Gold futures jumped more than 2 per cent following the budget announcement to hit a record high of 35,100 rupees per 10 grams.
Mumbai: Domestic gold prices in India jumped to a record on Friday following an unexpected increase in import duty in the country’s budget, hitting demand and forcing dealers to offer the highest discount in nearly three years.
Dealers in India, the world’s second biggest gold consumer after China, were offering discounts of up to USD 30 an ounce — the highest since August 2016 — over official domestic prices, versus the USD 25 discounts seen last week.
India’s finance minister Nirmala Sitharaman raised the import duties on gold and other precious metals to 12.5 per cent from 10 per cent in her first federal budget on Friday, a move industry officials said could dampen retail demand and boost smuggling.
“The duty hike surprised everyone,” said Ashok Jain, proprietor of Mumbai-based gold wholesaler Chenaji Narsinghji.
“Prices are so high that even after offering USD 30 discounts, people are not ready to buy,” Jain said.
Gold futures jumped more than 2 per cent following the budget announcement to hit a record high of 35,100 rupees per 10 grams. Local prices have risen more than 11 percent in six weeks.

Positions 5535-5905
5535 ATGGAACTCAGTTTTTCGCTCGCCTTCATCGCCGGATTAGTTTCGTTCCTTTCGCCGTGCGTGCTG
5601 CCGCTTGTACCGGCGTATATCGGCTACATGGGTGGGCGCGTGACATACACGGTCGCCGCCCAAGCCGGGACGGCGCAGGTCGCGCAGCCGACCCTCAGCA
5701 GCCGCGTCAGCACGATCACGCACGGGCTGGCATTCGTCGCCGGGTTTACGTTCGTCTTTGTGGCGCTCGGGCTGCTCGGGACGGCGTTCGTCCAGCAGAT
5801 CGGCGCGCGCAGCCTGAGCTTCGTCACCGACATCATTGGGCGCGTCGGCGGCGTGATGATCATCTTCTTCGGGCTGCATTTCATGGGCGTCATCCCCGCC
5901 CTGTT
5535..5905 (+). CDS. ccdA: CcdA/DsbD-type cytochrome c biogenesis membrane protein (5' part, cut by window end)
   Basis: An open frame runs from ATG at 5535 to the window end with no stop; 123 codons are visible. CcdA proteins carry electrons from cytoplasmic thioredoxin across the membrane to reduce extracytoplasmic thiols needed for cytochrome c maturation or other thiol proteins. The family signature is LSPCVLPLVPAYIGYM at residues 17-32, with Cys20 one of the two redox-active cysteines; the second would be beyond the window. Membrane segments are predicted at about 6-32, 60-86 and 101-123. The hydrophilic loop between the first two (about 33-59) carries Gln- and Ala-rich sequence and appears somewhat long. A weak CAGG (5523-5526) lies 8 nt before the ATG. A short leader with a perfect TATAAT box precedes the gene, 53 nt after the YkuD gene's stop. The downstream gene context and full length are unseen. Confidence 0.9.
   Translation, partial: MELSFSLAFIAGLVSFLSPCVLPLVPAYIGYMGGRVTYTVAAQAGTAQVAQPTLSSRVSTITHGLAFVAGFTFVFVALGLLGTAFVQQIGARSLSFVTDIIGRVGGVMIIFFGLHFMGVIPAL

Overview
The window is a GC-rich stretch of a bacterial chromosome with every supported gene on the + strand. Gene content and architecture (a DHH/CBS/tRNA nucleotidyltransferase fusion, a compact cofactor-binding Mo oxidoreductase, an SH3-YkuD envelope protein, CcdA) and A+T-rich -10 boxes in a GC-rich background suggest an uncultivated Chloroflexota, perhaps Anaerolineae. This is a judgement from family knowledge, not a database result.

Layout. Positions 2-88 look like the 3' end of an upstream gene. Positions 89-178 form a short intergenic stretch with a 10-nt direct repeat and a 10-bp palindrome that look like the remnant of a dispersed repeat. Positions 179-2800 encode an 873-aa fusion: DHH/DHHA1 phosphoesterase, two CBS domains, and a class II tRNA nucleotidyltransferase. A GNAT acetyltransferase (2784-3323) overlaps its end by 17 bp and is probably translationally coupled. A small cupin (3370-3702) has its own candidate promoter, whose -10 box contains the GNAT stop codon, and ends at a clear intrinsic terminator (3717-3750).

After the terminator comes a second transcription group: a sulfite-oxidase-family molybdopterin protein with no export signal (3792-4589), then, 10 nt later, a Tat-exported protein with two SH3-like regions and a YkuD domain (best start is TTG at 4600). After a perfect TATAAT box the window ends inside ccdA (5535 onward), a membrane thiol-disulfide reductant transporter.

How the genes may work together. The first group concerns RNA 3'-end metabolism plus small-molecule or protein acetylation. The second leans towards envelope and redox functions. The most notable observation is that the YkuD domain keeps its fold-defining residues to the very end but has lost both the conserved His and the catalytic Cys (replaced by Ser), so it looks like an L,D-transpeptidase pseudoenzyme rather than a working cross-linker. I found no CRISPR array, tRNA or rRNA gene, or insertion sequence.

Jewellers were not buying because they had expected a cut in import duty, a Mumbai-based bank dealer with a private gold importing bank said.
“Now, everyone is confused. Old inventory is available at steep discounts but demand is weak.”
Demand was lacklustre in other Asian hubs as well, with benchmark spot gold prices having risen more than 10 per cent so far this year.
In China, premiums dipped to an USD 11 to USD 12 an ounce range over the benchmark compared with USD 12-USD 14 last week, as demand remained quiet, traders said.
In Singapore and Hong Kong, premiums remained unchanged from last week at 40-60 cents per ounce and 50 cents-USD 1.20 respectively.
“Gold demand has been slow this week due to high prices but we do see many selling gold instead to take profit,” Brian Lan, managing director at dealer GoldSilver Central in Singapore, said.
A dip of nearly USD 100 in the benchmark prices could stoke demand for physical gold, traders said.
Asian hubs also saw high volumes of scrap gold coming on to the market as customers resorted to selling back gold to cash in on higher prices.
“The refineries in the region are not accepting the high volumes of scraps that we are getting and now have to ship them to Europe,” a Singapore-based trader said.
In Japan, discounts of USD 1-USD 1.25 an ounce were offered versus USD 1 last week, a Tokyo-based trader said.
Demand is limited and more customers have been selling gold back to us, the trader added.